The patch pockets on this dress were a little fiddly as the faux leather didn’t press well. I was scared the whole time I was going to melt it so didn’t want to get the iron too hot! We got there in the end though! I was a bit nervous I was going to sew them on wonky as well as I was home alone and pinning them to myself while wearing the dress (where was the PB when I needed him?!) They seem to have turned out ok in the end though and I love the touch of glam that they bring to the dress!    

  

So here it is – my finished dress! I’m afraid the weather is not lending itself to light bright photos at the moment but such is life! 

  

Here’s a close up of my pocket placement … Not too wonky after all which is a relief! 
  

Overall I love this dress and its little pockets! I can’t wait to wear it out and about – it’s both comfortable and stylish! Another great pattern from Tilly – you can’t help but love the way she has thought of all the small but important things for home sewers, such as making her pattern sheets small enough to fit on a normal dining table. Always a pleasure to sew with Tilly – I’ll definitely be coming back for more of these. Maybe I’ll get round to making that black one after all?!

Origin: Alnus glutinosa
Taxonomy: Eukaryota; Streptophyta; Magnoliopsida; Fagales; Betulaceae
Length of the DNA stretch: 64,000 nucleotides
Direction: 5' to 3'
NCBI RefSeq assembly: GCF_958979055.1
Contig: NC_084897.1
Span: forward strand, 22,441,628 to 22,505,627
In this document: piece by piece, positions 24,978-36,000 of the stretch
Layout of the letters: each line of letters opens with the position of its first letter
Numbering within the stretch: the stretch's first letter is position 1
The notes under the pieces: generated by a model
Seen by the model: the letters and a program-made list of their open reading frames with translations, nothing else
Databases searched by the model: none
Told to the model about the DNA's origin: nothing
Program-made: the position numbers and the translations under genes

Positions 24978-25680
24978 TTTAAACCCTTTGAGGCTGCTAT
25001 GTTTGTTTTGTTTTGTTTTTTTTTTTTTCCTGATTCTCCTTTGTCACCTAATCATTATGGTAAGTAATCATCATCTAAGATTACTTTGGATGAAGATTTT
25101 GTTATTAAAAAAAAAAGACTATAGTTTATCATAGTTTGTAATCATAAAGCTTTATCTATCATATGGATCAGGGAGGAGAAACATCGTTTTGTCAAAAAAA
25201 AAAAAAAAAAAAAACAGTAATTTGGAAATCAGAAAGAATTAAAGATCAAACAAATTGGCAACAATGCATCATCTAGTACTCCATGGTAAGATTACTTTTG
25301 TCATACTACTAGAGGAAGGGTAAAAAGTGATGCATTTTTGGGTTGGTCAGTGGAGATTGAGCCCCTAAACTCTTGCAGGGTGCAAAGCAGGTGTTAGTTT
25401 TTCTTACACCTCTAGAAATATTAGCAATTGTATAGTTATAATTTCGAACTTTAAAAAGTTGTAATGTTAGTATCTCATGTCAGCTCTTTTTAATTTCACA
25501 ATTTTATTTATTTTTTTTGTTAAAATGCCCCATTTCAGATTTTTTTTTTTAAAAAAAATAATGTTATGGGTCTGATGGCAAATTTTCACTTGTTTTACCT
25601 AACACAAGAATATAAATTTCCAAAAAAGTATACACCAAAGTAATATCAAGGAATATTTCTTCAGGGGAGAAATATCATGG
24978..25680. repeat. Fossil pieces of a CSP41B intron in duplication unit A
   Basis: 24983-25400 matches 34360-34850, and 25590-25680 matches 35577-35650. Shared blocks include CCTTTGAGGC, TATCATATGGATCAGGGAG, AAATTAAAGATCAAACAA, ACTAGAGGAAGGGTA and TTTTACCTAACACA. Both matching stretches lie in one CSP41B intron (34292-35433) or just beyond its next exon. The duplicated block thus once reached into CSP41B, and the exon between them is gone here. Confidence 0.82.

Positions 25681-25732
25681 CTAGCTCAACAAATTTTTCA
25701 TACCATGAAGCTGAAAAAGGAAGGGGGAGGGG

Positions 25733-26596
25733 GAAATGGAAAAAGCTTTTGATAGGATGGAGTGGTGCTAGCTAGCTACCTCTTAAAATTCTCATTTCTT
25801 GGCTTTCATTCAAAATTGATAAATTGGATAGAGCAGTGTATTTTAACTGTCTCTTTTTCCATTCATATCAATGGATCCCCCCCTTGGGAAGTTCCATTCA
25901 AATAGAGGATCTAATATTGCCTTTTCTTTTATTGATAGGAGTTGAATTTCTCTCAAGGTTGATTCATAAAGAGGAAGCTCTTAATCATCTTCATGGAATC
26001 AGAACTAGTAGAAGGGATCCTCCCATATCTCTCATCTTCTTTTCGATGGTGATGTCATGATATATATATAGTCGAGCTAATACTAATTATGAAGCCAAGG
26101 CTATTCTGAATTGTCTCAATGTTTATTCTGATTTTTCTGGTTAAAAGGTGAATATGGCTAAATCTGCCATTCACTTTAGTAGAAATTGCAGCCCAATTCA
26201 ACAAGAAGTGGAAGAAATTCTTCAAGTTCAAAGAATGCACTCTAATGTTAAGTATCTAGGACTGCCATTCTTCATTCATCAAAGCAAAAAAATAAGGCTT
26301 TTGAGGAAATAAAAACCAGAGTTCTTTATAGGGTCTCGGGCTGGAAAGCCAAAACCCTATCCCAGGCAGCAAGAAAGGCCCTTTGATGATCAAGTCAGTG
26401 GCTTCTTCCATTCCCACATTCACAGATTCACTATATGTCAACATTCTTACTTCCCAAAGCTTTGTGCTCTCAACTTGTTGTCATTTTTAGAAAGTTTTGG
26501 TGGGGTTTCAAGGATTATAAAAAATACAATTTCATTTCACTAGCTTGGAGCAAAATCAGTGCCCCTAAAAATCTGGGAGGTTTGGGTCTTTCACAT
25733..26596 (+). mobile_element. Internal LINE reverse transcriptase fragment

Baby Gift Parcel

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Back at the beginning of the summer a friend of mine brought these two gorgeous flannel charm packs back from America for me. The blue and yellow pack became a comfy padded baby quilt for my brother and sister-in-law. When I later found out that their baby was going to be a girl, I couldn’t help but decide I had to make something with the pink one for them too!